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;;; eshell.el --- the Emacs command shell
;; Copyright (C) 1999, 2000, 2001, 2002, 2003, 2004,
;; 2005, 2006, 2007, 2008, 2009 Free Software Foundation, Inc.
;; Author: John Wiegley <>
;; Version: 2.5
;; Keywords: processes
;; This file is part of GNU Emacs.
;; GNU Emacs is free software: you can redistribute it and/or modify
;; it under the terms of the GNU General Public License as published by
;; the Free Software Foundation, either version 3 of the License, or
;; (at your option) any later version.
;; GNU Emacs is distributed in the hope that it will be useful,
;; but WITHOUT ANY WARRANTY; without even the implied warranty of
;; GNU General Public License for more details.
;; You should have received a copy of the GNU General Public License
;; along with GNU Emacs. If not, see <>.
;;; Commentary:
;;;_* What does Eshell offer you?
;; Despite the sheer fact that running an Emacs shell can be fun, here
;; are a few of the unique features offered by Eshell:
;; @ Integration with the Emacs Lisp programming environment
;; @ A high degree of configurability
;; @ The ability to have the same shell on every system Emacs has been
;; ported to. Since Eshell imposes no external requirements, and
;; relies upon only the Lisp functions exposed by Emacs, it is quite
;; operating system independent. Several of the common UNIX
;; commands, such as ls, mv, rm, ln, etc., have been implemented in
;; Lisp in order to provide a more consistent work environment.
;; For those who might be using an older version of Eshell, version
;; 2.1 represents an entirely new, module-based architecture. It
;; supports most of the features offered by modern shells. Here is a
;; brief list of some of its more visible features:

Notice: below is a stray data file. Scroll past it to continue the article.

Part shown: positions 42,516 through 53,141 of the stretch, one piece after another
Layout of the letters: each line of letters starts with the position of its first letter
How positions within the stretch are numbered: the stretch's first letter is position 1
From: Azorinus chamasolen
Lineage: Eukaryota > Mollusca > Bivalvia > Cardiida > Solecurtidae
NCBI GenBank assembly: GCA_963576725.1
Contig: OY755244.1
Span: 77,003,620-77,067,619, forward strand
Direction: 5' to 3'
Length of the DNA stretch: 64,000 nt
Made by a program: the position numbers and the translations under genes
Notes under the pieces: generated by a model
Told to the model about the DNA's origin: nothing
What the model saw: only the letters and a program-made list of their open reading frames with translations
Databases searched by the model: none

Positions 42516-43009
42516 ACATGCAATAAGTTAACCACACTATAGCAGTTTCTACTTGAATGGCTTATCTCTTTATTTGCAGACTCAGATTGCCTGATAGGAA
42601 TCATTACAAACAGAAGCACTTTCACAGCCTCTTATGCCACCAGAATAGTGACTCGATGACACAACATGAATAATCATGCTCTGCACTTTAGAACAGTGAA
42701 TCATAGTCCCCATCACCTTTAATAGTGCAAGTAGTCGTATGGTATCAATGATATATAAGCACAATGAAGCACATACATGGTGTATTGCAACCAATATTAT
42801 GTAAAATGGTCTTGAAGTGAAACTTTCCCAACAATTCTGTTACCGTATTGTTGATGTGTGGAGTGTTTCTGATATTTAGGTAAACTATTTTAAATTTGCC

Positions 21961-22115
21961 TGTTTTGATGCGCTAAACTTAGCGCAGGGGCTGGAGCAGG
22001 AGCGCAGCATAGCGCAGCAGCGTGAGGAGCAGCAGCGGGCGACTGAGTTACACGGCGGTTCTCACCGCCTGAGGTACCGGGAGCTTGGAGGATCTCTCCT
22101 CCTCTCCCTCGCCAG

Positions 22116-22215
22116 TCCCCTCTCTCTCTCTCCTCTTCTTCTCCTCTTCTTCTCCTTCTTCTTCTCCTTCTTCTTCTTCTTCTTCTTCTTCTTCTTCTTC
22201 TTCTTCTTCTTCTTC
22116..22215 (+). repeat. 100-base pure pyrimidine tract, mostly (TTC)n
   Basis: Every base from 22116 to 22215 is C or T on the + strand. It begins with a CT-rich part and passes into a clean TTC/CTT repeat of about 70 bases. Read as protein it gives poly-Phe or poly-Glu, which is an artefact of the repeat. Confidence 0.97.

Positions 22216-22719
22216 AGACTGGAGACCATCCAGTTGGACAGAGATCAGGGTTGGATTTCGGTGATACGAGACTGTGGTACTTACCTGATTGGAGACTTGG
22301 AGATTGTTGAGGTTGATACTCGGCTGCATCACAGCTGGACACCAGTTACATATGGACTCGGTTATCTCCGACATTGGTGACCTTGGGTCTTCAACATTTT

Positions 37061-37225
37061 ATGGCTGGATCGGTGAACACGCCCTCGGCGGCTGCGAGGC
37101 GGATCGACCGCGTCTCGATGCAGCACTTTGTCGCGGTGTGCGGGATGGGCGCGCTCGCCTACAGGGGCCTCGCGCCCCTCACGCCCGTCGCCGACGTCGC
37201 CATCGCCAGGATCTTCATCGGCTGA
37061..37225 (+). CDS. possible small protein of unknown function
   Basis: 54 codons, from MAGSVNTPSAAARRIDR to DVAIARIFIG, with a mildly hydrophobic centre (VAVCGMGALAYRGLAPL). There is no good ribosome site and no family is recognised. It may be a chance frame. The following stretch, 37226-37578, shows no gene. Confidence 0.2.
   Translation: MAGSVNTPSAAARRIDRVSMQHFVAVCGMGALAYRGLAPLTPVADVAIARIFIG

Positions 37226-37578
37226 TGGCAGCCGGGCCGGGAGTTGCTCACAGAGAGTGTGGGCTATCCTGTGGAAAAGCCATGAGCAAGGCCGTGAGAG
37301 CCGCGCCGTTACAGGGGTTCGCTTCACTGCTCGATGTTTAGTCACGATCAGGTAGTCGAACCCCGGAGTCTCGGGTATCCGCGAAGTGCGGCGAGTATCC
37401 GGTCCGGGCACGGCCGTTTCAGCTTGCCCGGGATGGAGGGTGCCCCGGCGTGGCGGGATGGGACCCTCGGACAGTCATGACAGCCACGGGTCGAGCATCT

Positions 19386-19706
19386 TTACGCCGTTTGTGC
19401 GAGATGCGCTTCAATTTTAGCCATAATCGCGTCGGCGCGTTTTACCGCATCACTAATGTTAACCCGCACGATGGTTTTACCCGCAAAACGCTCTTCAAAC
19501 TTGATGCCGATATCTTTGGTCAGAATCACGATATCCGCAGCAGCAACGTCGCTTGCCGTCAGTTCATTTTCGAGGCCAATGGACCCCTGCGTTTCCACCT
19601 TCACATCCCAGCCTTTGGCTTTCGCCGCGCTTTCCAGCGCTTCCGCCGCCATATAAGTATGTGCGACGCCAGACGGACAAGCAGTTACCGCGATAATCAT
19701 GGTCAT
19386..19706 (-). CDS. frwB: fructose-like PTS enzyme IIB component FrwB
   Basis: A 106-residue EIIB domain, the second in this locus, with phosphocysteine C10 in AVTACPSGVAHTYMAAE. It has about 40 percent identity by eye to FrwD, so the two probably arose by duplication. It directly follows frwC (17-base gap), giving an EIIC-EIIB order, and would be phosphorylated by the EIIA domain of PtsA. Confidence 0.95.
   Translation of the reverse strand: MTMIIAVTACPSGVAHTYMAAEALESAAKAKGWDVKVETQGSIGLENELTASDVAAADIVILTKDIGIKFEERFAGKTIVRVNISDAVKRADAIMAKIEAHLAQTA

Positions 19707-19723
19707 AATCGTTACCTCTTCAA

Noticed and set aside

;; @ Command argument completion (tcsh, zsh)
;; @ Input history management (bash)
;; @ Intelligent output scrolling
;; @ Pseudo-devices (such as "/dev/clip" for copying to the clipboard)
;; @ Extended globbing (zsh)
;; @ Argument and globbing predication (zsh)
;; @ I/O redirection to buffers, files, symbols, processes, etc.
;; @ Many niceties otherwise seen only in 4DOS
;; @ Alias functions, both Lisp and Eshell-syntax
;; @ Piping, sequenced commands, background jobs, etc...
;;;_* How to begin
;; To start using Eshell, simply type `M-x eshell'.
;;;_* Philosophy
;; A shell is a layer which metaphorically surrounds the kernel, or
;; heart of an operating system. This kernel can be seen as an engine
;; of pure functionality, waiting to serve, while the user programs
;; take advantage of that functionality to accomplish their purpose.
;; The shell's role is to make that functionality accessible to the
;; user in an unformed state. Very roughly, it associates kernel
;; functionality with textual commands, allowing the user to interact
;; with the operating system via linguistic constructs. Process
;; invocation is perhaps the most significant form this takes, using
;; the kernel's `fork' and `exec' functions.
;; Other programs also interact with the functionality of the kernel,
;; but these user applications typically offer a specific range of
;; functionality, and thus are not classed as "shells" proper.
;; (What they lose in quiddity, they gain in rigidity).
;; Emacs is also a user application, but it does make the
;; functionality of the kernel accessible through an interpreted
;; language -- namely, Lisp. For that reason, there is little
;; preventing Emacs from serving the same role as a modern shell. It